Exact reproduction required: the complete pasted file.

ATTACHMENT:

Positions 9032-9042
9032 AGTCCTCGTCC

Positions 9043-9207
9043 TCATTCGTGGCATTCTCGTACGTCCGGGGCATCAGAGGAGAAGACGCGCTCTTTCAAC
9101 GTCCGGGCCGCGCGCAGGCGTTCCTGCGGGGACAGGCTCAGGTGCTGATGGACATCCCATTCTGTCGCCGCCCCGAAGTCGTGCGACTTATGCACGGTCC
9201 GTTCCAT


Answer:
Positions 9032-9042
9032 AGTCCTCGTCC

Positions 9043-9207
9043 TCATTCGTGGCATTCTCGTACGTCCGGGGCATCAGAGGAGAAGACGCGCTCTTTCAAC
9101 GTCCGGGCCGCGCGCAGGCGTTCCTGCGGGGACAGGCTCAGGTGCTGATGGACATCCCATTCTGTCGCCGCCCCGAAGTCGTGCGACTTATGCACGGTCC
9201 GTTCCAT